To make this pillow, you will need a copy of the Best of Moda Bake Shop book. In the book you will find the instructions to make my Dresden Butterfly quilt blocks. You will need 2 completed blocks to make this pillow and there are step-by-step instructions detailed in the book.

You will also need:

(2) 12 1/2″ background squares

(2) 17″ x 25″ pillow backing fabric

(1) 2 1/2″ x WOF strip of binding for the pillow backs

scrap batting 25″ square for the pillow front and (2) 18″ x 26″ for the pillow back

For the Pillow Front:

Sew the (2) 12 1/2″ background squares together with the dresden butterfly squares as shown. You will then need to baste this to the batting scrap as desired. For small projects I love spray basting. I quilted mine using Bernina stitch 4 to make this fun serpentine design that reminded me of wind for my butterfly to fly. Trim to 24 1/2″ square.

For the pillow back:

I very much prefer a quilted pillow backing. It adds extra comfort and stability and only a small amount of extra effort.

Baste the (2) 17″ x 25″ pillow backing fabric to the batting scraps, quilt as desired, and then trim to 17″ x 25″.

Press the 2 1/2″ x WOF strip of binding in half, with wrong sides together (just as you would to bind a quilt). Bind one raw 25″ edge on each of the pillow backs that measure 17″ x 25″. You can do this by hand, machine, big stitch, whatever binding you prefer for this project.

For Pillow Assembly:

Place the pillow top right side up and the pillow backs right side down. Align the raw edges of the pillow backs along the top and bottom raw edge of the pillow front. Pin, Pin, Pin and sew all around the edge using a 3/8″ seam. I prefer to use my walking foot for this step to deal with extra bulk. Switch to a zig zag stitch (stitch 2) and zig zag around the raw edge of the inside seam.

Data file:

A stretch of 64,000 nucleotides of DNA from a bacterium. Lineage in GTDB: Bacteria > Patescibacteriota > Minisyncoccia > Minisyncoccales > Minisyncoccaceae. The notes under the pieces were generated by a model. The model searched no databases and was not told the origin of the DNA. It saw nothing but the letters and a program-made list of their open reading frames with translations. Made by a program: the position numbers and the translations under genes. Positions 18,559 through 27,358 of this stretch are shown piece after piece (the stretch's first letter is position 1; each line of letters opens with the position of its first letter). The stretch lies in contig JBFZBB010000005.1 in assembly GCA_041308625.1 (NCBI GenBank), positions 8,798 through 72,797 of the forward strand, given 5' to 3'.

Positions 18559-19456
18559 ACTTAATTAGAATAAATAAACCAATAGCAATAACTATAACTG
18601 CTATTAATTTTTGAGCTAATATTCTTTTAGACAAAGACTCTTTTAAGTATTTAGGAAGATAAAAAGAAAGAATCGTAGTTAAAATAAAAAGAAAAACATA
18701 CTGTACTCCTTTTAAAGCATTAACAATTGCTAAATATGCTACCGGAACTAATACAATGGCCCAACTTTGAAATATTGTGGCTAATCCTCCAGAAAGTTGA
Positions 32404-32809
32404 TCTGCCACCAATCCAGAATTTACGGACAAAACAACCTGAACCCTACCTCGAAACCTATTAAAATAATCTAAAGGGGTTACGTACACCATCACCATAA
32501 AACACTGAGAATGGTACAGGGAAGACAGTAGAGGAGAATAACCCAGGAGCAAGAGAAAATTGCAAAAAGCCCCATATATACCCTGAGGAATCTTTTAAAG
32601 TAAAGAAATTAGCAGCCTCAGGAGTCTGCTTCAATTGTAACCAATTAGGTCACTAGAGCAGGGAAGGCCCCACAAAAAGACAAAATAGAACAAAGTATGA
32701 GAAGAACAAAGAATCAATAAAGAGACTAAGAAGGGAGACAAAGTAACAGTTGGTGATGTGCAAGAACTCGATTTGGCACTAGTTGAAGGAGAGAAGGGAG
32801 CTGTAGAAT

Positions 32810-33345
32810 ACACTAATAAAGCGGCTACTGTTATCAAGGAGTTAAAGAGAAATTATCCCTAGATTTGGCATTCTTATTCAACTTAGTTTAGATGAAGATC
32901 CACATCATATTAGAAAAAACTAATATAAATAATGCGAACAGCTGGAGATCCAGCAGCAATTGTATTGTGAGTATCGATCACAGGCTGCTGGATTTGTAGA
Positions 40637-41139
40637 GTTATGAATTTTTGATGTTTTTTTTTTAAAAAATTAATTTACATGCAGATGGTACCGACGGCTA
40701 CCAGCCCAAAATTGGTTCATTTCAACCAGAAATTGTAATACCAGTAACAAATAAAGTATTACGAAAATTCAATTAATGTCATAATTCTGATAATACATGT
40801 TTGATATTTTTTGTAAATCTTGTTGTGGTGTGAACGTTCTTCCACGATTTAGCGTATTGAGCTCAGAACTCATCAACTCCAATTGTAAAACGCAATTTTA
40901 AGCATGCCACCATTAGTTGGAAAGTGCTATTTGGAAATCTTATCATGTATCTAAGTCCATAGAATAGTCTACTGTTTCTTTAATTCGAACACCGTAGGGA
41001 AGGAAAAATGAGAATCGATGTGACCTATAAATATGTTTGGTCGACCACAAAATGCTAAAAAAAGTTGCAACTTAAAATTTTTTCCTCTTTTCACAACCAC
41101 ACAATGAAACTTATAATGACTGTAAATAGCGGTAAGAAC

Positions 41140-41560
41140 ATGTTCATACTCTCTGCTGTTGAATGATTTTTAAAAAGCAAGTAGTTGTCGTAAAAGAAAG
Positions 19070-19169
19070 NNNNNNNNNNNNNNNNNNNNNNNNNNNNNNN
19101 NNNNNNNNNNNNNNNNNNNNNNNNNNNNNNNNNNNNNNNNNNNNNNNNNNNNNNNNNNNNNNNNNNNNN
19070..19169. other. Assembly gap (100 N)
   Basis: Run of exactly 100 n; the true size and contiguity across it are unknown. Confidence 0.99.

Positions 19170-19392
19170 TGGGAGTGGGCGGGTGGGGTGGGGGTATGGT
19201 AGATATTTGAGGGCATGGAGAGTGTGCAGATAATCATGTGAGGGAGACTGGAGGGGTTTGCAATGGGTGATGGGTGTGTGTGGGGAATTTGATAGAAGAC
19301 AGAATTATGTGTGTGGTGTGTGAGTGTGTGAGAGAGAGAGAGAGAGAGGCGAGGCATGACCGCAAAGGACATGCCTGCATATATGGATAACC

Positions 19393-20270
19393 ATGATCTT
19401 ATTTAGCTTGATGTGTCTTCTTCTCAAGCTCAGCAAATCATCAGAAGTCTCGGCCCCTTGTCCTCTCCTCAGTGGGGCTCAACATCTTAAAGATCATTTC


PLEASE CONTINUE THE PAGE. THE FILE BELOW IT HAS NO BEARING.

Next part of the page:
Flip the pillow right side out, gently poke out the corners, and give it a good press. Fill with a 26″ pillow form and you have yourself a new, comfy floor pillow.

For those of you that have missed the other pillow tutorials, please check the hashtag #bestofmodabakeshopbook on instagram for the other participants.

Half-Square Triangle Quilt in Create Fabric (free tutorial!)

I don’t know about you, but I am always on the lookout for a good way to use up small-ish cuts of fabric in a meaningful way. If you have just (10) fat quarters or (10) 1/4 yard cuts as well as 2 yards of background fabric, I have the quilt for you! This quilt finishes at 60″ x 72″ and is the perfect size for a nice snuggle quilt and it really only requires that much fabric!!!

For this quilt, I used the amazingly saturated and beautiful line of fabric by Riley Blake Designs debut designer Kristy Lea of Quiet Play. She is known for her amazing foundation paper piecing patterns and a love of all things gradient and rainbow. This fabric line is exactly what I would expect her to design, in the best way. Bright. Vibrant. FUN!

I used 10 different prints from Create as well as Blossom Rainbow (C730-Rainbow) for this fun quilt.

To start your quilt, you’ll need to cut out your fabric.

Cut (10) 7″ x width of fabric (WOF) squares of background

From each fat quarter or 1/4 yard, cut (6) 7″ squares

Once your fabric is cut, mark a diagonal line on the wrong side of each 7″ square of background fabric

Sew 1/4″ away from the center on BOTH sides, then cut down the drawn line to separate the half-square triangles (HSTs).

Press to the print side, then trim each HST to 6 1/2″. I love my Bloc Loc ruler when it comes to trimming HSTs. It saves my sanity every single time.

Arrange the HSTs into vertical rows of 12 triangles, sew the HSTs together into rows, then sew the rows together into a top. It really does feel like magic to make such a useable size quilt from such a small amount of fabric!

I backed this quilt in a Kaleidoscope Riley Blake print in Shamrock. I wanted to deviate from my norm (pink) and I love the vibrant hue of this backing. Kristy smartly designed some stripes that make for a perfect binding. Look for Create to hit your local quilt shop or favorite online shop soon!